ACLU challenges public begging law
In November, a federal judge in Little Rock invalidated part of an Arkansas law that banned public begging, saying it was unconstitutional.
On Monday, just more than eight months later, the American Civil Liberties Union of Arkansas challenged this year’s legislative rewrite of the disputed section, which the attorney general’s office conceded last year was unconstitutional.
The ACLU contends in a lawsuit filed in federal court in Little Rock that the new law, which went into effect last week, “has the exact same effect as the previously invalidated law.”
In a Nov. 22 ruling, U.S. District Judge Billy Roy Wilson permanently enjoined law enforcement officers across the state from enforcing Section (a)(3) of Arkansas Code 5-17-213. It had been in effect for more than 30 years and made it illegal for a person to “linger or remain in a public place or on the premises of another for the purpose of begging.”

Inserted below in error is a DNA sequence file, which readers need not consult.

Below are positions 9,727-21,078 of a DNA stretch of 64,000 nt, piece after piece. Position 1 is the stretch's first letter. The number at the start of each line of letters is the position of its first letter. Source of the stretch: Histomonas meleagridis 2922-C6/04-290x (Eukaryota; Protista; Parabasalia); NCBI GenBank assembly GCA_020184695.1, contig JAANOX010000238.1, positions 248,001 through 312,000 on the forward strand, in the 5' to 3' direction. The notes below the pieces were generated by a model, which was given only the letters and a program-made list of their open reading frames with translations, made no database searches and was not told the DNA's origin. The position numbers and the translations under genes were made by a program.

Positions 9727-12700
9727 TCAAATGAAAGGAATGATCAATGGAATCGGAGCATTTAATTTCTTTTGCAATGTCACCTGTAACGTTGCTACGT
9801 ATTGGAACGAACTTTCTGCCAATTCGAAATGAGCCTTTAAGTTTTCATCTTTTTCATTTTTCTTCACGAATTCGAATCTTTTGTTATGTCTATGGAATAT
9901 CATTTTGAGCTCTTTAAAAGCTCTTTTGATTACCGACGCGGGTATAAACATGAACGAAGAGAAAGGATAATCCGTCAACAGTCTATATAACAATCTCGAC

Other sections of the state loitering law weren’t affected by Wilson’s ruling and remained intact. They prohibited lingering or prowling “under circumstances that warrant alarm or concern for the safety of persons or property in the vicinity” without identifying oneself and giving police a “reasonably credible account” for